Yes, Rates Are Near the All-Time Low

Mortgage interest rates continue to be near the all-time low levels we have been experiencing since June of this year. In today’s edition of m,y blog newsletter, I am sharing new and important data on interest rates for you to consider.

The Low Will Not Continue Until 2023

The main misconception I want to dispel this: Some people may believe that this historically low rate environment is going to continue until 2023, and that even lower rates will become available, especially for refinancing. This is NOT correct.

FHFA Fee Increase on Refinances

In last month’s issue, I discussed the refinance fee hike imposed on all loans sold to Fannie Mae and Freddie Mac, which was supposed to take effect September 1, 2020. The Federal Housing Finance Agency (FHFA) decided instead to push that time frame out to December 1, 2020.

Lenders who fund these mortgages must pay an increased fee of .5% of the loan amount to Fannie/Freddie when they sell the loan to them. Lenders are passing this fee increase on to the borrower, which translates to roughly a .25% increase to the loan rate.

You should also be aware that most lenders we work with have been taking between 45 and 60 days to complete a refinance — from application to funding. Because of the length of time to close, lenders are able to start imposing the fee increase in the third week in September 2020. Thus, by the time you are reading this newsletter, the fee increases on refinances sold to Fannie/Freddie will be in effect.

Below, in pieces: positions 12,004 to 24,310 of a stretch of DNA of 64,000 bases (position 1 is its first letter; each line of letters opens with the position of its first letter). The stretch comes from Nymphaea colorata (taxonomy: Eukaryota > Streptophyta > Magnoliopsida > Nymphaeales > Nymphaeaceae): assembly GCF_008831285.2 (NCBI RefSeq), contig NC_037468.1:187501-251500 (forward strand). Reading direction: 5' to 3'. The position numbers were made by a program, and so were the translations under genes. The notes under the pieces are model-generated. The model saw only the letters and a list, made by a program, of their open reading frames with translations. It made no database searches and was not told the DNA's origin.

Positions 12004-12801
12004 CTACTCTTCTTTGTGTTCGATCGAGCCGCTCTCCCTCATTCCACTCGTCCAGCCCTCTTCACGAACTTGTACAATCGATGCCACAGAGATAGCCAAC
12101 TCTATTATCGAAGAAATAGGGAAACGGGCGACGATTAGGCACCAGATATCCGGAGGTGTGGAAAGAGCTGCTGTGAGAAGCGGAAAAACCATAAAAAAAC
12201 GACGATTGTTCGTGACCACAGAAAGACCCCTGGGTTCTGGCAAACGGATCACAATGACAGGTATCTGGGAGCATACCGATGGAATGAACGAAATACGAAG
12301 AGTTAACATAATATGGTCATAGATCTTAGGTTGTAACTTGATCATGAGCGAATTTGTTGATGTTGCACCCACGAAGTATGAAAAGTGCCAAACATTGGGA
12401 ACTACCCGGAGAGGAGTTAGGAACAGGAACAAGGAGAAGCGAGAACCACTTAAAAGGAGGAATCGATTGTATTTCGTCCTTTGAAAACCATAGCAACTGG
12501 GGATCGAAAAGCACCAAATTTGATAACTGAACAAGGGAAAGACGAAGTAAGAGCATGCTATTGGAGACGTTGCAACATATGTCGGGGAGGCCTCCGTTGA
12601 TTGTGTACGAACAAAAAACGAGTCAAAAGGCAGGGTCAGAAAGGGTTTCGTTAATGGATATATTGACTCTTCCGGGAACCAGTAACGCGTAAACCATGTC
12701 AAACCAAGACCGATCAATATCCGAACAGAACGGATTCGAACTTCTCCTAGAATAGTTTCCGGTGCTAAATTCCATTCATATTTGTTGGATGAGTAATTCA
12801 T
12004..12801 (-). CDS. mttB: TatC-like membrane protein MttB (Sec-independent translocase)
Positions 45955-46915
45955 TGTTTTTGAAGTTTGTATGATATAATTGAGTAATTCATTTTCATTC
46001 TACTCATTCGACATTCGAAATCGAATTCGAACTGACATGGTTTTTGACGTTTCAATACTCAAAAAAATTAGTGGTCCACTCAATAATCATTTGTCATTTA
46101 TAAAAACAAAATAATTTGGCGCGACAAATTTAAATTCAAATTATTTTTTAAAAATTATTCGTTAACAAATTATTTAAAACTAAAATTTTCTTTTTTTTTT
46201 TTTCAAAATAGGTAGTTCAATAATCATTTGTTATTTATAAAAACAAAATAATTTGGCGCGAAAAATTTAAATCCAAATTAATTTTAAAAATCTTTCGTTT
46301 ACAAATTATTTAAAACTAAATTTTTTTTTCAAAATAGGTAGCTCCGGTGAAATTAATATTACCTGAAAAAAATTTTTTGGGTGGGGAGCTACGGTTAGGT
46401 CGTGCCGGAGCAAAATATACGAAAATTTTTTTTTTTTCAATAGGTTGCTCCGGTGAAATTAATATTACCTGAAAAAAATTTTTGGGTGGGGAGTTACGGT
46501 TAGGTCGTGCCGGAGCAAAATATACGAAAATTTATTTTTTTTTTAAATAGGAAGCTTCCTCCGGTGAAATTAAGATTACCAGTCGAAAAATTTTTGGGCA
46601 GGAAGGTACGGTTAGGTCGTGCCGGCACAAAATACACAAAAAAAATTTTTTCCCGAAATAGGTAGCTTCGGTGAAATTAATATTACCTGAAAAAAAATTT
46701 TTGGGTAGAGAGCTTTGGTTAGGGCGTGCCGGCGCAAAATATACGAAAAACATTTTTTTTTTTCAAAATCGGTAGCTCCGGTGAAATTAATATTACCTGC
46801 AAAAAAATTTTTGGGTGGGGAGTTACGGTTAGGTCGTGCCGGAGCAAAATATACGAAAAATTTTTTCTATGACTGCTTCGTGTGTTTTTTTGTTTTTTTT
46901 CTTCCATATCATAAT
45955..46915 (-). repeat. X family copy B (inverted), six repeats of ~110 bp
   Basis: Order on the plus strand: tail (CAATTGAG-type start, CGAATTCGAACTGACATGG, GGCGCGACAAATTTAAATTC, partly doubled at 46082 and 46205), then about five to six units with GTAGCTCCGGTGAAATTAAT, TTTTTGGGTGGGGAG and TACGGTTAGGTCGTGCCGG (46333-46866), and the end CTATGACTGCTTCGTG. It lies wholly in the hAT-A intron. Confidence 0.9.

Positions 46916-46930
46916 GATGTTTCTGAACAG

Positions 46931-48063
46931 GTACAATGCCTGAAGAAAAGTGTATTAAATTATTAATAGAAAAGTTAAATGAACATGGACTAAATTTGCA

The Fed Fund’s Rate Suppression

Another factor feeding the misconception that rates will stay this low or even fall further is this: The media likes to promote as a positive the Federal Reserve’s continued suppression of their target interest rate, the Fed Funds (i.e.: the rate that banks charge when lending to each other overnight to cover funding shortfalls).  This makes for exciting news reporting. It is true that the Fed Funds is at .25% currently — and that is a new historic low, the record having been previously set from 2008 – 2016 to help the economy recover from the Great Recession at that time.

However, it is important to keep in mind: the Fed Funds rate ONLY impacts the Prime Rate, which doesn’t directly impact fixed term mortgage rates.

As I had predicted in previous issues of this newsletter, the Fed has extended the time frame to keep the Fed Funds r